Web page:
In need of Spanish-speaking officers, Baltimore Police Department recruiters set up shop on a university campus in San Juan, Puerto Rico. The Baltimore Sun reports that what they found astonished them: applicants by the hundreds, packing classrooms in the stifling heat to listen to the pitches from recruiters while wiping brows dripping with sweat. Many work for the government, including local police forces. Some had left their posts and came wearing their uniforms and holstered sidearms, searching for new work and better wages in Baltimore.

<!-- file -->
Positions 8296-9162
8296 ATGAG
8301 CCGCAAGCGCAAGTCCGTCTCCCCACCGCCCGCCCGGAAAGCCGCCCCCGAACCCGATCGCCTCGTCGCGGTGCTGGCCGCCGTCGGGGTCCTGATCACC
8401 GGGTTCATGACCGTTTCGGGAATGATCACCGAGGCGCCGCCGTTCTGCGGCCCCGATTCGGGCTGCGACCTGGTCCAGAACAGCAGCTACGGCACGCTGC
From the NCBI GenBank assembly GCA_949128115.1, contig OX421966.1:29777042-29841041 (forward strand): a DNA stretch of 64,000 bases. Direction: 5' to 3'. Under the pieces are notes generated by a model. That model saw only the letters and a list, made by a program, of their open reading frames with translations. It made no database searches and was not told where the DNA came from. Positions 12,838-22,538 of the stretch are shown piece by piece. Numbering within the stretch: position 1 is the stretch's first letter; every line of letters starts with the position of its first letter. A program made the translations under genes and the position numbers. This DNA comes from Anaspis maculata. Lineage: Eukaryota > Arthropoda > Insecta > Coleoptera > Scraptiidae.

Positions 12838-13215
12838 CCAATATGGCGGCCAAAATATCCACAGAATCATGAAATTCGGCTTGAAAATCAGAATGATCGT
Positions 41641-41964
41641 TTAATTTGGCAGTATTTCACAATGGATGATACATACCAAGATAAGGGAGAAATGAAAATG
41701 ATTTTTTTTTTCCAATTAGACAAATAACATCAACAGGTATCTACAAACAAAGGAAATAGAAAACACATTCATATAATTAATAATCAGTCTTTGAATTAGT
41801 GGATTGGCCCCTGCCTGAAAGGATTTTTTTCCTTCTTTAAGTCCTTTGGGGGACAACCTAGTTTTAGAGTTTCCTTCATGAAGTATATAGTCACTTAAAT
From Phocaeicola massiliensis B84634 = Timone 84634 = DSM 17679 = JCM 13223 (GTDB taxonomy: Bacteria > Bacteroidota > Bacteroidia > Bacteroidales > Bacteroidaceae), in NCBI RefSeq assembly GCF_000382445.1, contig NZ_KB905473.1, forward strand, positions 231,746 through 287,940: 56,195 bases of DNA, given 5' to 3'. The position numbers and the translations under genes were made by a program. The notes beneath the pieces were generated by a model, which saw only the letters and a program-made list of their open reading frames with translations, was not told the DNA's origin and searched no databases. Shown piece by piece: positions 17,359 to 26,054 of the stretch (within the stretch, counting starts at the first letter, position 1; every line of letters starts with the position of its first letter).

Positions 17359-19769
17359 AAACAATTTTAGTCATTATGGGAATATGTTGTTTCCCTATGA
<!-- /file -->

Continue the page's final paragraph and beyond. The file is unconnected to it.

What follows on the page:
The Baltimore Police Department is not the only agency to come to the island in search of Spanish-speaking officers. Atlanta came here, as did Washington, which hired 35 officers in 2002. Of those, 21 remain on that force. The other 14 returned to Puerto Rico mainly because they or their family were homesick. Baltimore is down 130 officers amid a cutthroat recruiting climate for U.S. law enforcement agencies. With the city’s Latino population booming, police say they need more bilingual, Spanish-speaking officers on the streets. About 450 people came to apply and take tests in San Juan. Three days later, the recruiters traveled 60 miles west to the waterfront town of Arecibo, where more than 500 people packed a local community center. More than half of the applicants cleared the first hurdle, the civil service test. If hired they would have to complete Baltimore’s six-month police academy, regardless of their experience and training. The department would reimburse them $1,000 for the cost of moving.